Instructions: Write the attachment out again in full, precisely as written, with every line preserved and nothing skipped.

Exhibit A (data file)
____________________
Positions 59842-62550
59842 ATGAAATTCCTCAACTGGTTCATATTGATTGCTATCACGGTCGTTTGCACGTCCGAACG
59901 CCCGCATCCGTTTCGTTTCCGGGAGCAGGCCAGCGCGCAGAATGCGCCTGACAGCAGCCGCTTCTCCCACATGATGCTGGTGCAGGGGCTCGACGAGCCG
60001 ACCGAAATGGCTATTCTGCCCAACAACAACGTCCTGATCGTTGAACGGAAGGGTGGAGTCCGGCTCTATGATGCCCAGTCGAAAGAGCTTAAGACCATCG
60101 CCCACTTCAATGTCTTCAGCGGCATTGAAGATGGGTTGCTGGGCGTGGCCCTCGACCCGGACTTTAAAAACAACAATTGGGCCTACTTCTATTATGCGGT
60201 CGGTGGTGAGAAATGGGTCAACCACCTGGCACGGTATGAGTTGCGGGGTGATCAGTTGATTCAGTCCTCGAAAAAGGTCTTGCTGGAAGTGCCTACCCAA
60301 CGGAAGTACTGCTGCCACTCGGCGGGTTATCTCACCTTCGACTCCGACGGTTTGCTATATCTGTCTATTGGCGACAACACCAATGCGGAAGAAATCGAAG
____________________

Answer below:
Positions 59842-62550
59842 ATGAAATTCCTCAACTGGTTCATATTGATTGCTATCACGGTCGTTTGCACGTCCGAACG
59901 CCCGCATCCGTTTCGTTTCCGGGAGCAGGCCAGCGCGCAGAATGCGCCTGACAGCAGCCGCTTCTCCCACATGATGCTGGTGCAGGGGCTCGACGAGCCG
60001 ACCGAAATGGCTATTCTGCCCAACAACAACGTCCTGATCGTTGAACGGAAGGGTGGAGTCCGGCTCTATGATGCCCAGTCGAAAGAGCTTAAGACCATCG
60101 CCCACTTCAATGTCTTCAGCGGCATTGAAGATGGGTTGCTGGGCGTGGCCCTCGACCCGGACTTTAAAAACAACAATTGGGCCTACTTCTATTATGCGGT
60201 CGGTGGTGAGAAATGGGTCAACCACCTGGCACGGTATGAGTTGCGGGGTGATCAGTTGATTCAGTCCTCGAAAAAGGTCTTGCTGGAAGTGCCTACCCAA
60301 CGGAAGTACTGCTGCCACTCGGCGGGTTATCTCACCTTCGACTCCGACGGTTTGCTATATCTGTCTATTGGCGACAACACCAATGCGGAAGAAATCGAAG